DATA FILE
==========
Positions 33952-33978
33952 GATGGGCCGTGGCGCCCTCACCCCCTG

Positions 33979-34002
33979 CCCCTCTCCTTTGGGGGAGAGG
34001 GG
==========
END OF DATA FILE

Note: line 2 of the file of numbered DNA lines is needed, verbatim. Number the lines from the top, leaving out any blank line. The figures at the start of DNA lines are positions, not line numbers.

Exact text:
33952 GATGGGCCGTGGCGCCCTCACCCCCTG